I visit customers on a regular basis. And when we sit together in front of the machine I sometimes spot tiny little things which may impose a security risk. This could be things such as
SEC_CASE_SENSITIVE_LOGON=FALSE or the use of
UTL_FILE_DIR or something else. To detect such sensitive spots you should download and use the Oracle Database Security Assessment Tool (DBSAT).
Download and use the Oracle Database Security Assessment Tool
First of all, you need to download the tool from MyOracle Support:
Afterwards you please may check the documentation:
Requirements and Database Releases
To execute the tool you will need the following database privileges and roles:
SELECT on SYS.REGISTRY$HISTORY
DV_SECANALYSTrole (in case Database Vault is active)
AUDIT_VIEWERrole (since Oracle 12c)
CAPTURE_ADMINrole (since Oracle 12c)
SYS.DBA_USERS_WITH_DEFPWD(since Oracle 11g)
AUDSYS.AUD$UNIFIED(since Oracle 12c)
The tool has two components:
- The DBSAT Collector executes SQL queries and runs operating system commands to collect data from the system to be assessed. It does this primarily by querying database dictionary views. The collected data is written to a file that is used by the DBSAT Reporter in the analysis phase.
- The DBSAT Reporter analyzes the collected data and reports its findings and recommendations in multiple formats: PDF, Excel, and Text. The Reporter can run on any machine: PC, laptop, or server. You are not limited to running it on the same server as the Collector.
You can run the DBSAT on database since Oracle Database 10.2.0.5 and on SPARC and Intel Solaris, Linux, Windows, HP-IA, AIX and zLinux.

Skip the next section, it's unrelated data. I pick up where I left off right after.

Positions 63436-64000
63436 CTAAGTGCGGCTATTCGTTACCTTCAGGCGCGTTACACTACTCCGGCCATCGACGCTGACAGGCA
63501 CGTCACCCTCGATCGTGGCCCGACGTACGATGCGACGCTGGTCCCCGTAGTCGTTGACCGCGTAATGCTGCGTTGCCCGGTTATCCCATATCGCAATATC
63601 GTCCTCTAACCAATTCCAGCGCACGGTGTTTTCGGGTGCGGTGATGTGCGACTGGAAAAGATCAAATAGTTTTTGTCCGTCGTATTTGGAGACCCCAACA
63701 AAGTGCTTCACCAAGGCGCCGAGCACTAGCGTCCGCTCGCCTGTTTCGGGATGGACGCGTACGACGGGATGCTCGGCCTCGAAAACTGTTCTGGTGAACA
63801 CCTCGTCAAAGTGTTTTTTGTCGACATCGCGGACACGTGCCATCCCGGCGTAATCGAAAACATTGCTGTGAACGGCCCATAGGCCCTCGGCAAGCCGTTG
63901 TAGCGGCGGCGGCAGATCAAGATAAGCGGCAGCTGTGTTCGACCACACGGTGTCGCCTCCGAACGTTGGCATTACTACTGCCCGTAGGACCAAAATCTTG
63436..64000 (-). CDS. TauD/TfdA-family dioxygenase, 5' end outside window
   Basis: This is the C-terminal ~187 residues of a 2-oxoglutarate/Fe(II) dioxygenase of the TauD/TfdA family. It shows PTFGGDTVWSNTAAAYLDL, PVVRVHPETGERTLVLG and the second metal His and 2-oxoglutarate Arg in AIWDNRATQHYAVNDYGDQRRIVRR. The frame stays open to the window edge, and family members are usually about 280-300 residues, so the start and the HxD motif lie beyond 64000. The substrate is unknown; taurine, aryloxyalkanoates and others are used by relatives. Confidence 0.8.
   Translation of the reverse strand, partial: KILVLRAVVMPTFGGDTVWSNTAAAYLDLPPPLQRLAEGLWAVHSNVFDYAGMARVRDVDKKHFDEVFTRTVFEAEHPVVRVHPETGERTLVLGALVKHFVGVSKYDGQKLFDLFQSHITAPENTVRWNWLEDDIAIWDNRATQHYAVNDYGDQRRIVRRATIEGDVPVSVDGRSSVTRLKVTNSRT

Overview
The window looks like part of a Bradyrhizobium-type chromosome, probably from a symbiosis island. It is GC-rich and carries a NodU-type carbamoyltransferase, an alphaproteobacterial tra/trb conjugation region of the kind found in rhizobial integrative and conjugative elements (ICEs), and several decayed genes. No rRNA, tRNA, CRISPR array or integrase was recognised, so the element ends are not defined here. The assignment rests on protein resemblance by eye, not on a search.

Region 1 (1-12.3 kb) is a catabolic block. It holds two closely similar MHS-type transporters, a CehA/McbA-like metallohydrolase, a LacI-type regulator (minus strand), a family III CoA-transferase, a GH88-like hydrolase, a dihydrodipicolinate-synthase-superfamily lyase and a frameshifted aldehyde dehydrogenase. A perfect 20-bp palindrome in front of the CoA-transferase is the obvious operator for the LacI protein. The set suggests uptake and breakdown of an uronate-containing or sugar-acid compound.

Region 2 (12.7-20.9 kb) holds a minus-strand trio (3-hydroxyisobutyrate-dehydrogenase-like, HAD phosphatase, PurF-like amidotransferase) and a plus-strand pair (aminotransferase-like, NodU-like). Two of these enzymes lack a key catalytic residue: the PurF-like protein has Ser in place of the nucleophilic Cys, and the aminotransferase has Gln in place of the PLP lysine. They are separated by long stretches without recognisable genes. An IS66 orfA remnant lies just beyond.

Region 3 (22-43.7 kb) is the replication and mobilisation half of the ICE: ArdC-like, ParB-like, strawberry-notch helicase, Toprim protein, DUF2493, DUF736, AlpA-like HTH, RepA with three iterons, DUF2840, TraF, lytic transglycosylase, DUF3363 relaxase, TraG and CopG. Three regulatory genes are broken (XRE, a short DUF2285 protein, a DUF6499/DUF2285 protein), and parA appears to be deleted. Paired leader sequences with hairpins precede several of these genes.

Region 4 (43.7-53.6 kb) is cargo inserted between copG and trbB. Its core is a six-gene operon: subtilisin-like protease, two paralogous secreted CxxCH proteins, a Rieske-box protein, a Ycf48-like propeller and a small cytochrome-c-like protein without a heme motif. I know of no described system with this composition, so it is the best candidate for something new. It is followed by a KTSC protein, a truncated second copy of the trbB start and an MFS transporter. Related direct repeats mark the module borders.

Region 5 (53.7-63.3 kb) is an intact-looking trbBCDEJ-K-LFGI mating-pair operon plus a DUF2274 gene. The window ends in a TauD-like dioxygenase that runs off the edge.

Copy the zip file to a directory and unzip it, for example:
mkdir -p /home/oracle/dbsat unzip dbsat.zip –d /home/oracle/dbsat cd /home/oracle/dbsat
Execute the DBSAT Collector
Once you have ensured that the user you’ll use to execute DBSAT has all the above mentioned privileges and roles, you can execute it:
$ ./dbsat collect -n "/ as sysdba" dbsatrep
Another option would be for instance:
./dbsat collect scott /tmp/collect_result which interactively will ask you for scott’s password then.
Please see the entire command syntax for
Usage: dbsat collect [ -n ] dbsat report [ -a ] [ -n ] [ -x :section:] Options: -a Report about all user accounts, including locked, Oracle-supplied users -n No encryption for output -x Specify sections to exclude from report (may be repeated for multiple sections)
Execute the DBSAT Reporter
Generating a report is simple and straight forward – by default it will be password protected unless you will use the
./dbsat report dbsatrep
The result reports gives you summary information first:
And then you should watch out for yellow, orange and especially red marked entries such as:
And you’ll get also green messages when something is setup or used in the right way – and we know that this is crucial. Just speaking of old password versions:
Some remarks and findings
First of all, the report seem to run in
CDB$ROOT at first unless you direct it to specific PDBs. In my understanding it means you’ll have to execute DBSAT on a per-PDB basis. This makes sense of course. But I’d rather would have expected an option to run it in all containers in one pass and generate a consolidated report allowing to break down when necessary. This is the call to execute DBSAT in my PDB1:
./dbsat collect -n "sys/oracle@pdb1 as sysdba" dbsatpdb1
This works fine.
And finally, this struck me a bit:
Hm … DBSAT does not seem to be aware that BPs and RUs are a super-set of PSUs and RURs. My database is in better shape – I should get an extra star for applying RUs instead of RURs (or PSUs), and no RED ALERT should be shown.
Well, there’s always some room for improvement.
Finally, the Database Security Assessment Tool is very helpful and highly recommend. The warnings you get are mostly helpful and may signal some undetected risks and issues in your database. It will help you securing your database. And a few things need to be read with a grain of salt.